Thanks, Doc! That analysis kind of came together for me a couple years ago, when Chris was watching Buffy for the first time, and questioned why people didn't like season six. There's a whole different explanation for why I think season seven continued the off-track-ness of the show, rather than s6 being a one-off, but I'll save that until Jeff gets there. :P Except to say...

Something to keep in mind about seasons six and seven: this was the time that Whedon was developing, creating, pitching, etc. Firefly, and so he turned the day-to-day of Buffy over to executive producer Marti Noxon. He says he was still very hands-on with the show, and I don't doubt that's true, but I think Noxon brought a different influence to how the stories played out week to week. What that taught me (and which subsequent evidence* has more or less** borne out) is that I'm much less interested in a show in which Marti Noxon is a major player.

* – I'm looking at you, Point Pleasant.
** – I'm catching up on season two of Mad Men and noticed that, as of episode six, she is a consulting producer on the show. I don't yet know if that means anything...
Alan M. said:
Despite Ana's explanation of why some fans felt season six marked a decline, I was never of the "Buffy would never...blah...blah..." camp; nor was it, as such, some of the turns taken in the plot, as Tracy observed. For me it was all about the mood — season six was a major downer. Joss Whedon has said that this season was deliberately designed to reflect that period of loss, directionlessness, and bad choices that many of us face in our early 20s, and I can respect that. The problem comes, though, in that there was no character who wasn't feeling that in season six. There was no reprise; no main character the audience could look to as an island in the sea of tumult. In this season, it seemed that every victory was hollow, and to be hit with that week after week for the better part of a year is...dispiriting.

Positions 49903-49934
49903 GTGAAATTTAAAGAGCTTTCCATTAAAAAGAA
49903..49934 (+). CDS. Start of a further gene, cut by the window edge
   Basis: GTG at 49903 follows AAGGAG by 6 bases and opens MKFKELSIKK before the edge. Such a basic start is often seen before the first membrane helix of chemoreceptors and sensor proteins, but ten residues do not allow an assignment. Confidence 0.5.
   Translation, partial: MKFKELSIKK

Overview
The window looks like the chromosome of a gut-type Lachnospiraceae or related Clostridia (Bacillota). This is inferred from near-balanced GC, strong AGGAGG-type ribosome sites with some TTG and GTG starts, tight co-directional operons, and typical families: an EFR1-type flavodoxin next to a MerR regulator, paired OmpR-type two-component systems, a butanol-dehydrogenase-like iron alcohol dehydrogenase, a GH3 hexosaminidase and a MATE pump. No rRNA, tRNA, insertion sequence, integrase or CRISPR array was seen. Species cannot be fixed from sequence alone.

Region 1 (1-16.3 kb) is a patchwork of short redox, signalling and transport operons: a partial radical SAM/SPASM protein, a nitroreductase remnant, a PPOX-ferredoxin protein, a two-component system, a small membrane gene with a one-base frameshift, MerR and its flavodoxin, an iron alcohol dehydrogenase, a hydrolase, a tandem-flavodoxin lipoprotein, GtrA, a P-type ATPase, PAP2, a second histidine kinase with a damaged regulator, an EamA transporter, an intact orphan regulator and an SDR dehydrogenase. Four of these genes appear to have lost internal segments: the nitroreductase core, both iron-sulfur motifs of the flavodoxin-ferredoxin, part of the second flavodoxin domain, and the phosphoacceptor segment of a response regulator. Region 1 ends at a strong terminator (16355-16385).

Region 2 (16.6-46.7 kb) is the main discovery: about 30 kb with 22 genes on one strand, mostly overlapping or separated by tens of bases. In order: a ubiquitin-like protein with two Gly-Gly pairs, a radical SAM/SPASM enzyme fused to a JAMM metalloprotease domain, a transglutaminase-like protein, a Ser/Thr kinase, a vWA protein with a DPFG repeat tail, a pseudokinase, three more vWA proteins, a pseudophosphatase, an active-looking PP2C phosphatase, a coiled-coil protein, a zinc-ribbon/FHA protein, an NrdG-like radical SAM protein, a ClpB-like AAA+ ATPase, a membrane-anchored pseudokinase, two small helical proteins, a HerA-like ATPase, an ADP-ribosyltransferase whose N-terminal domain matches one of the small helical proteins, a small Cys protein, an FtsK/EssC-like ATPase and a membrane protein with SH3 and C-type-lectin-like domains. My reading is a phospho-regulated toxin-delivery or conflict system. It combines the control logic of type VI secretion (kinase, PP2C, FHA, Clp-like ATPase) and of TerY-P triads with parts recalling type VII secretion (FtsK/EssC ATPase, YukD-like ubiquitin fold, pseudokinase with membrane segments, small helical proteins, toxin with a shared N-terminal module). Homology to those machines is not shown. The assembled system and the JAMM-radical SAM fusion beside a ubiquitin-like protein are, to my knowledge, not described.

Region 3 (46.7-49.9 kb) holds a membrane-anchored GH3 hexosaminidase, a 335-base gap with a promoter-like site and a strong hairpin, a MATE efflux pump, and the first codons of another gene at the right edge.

This is exactly why I stopped watching the show shortly in the beginning of season 7. It had ceased being fun.
Noxon herself has confirmed that she was largely responsible for the Twilight-esque "emo" version of Spike that we got during these seasons as well. Spike's portrayal was one of the main qualms I had with the series at the time.
Ha...As someone who has read Twilight, Spike Season 6 is not Edward like at all...try again.

KSwolf said:
Noxon herself has confirmed that she was largely responsible for the Twilight-esque "emo" version of Spike that we got during these seasons as well. Spike's portrayal was one of the main qualms I had with the series at the time.
Uh oh...Twilight fight in 3...2...
Not really. It just that Twilight-Emo is just not descriptive of Spike.

Doc Beechler said:
Uh oh...Twilight fight in 3...2...
Doc Beechler said:
Uh oh...Twilight fight in 3...2...

"Twilight fight"? I'm sure that would involve a lot of slapping and kicks that never really connect...
okay...I guess we could end having one of those...=)

Rich Lane said:
Doc Beechler said:
Uh oh...Twilight fight in 3...2...

"Twilight fight"? I'm sure that would involve a lot of slapping and kicks that never really connect...
I didn't say Spike was Edward-esque, I said he was Twilight-esque.

As someone who has also read Twilight (well, the first two-thirds of it anyway -- I just couldn't get into it), I think my comparison is a valid one. Spike's entire character arc during seasons six and seven felt like it was specifically designed to make teen and pre-teen girls fall in love with him. With all of his overwrought dramatics and adolescent angst, it seems to me that season 6 Spike would have felt right at home in Stephanie Meyer's world. They're both tapping into the same teenage mindsets and cultural vibes that make the "emo culture" so appealing to a lot of kids.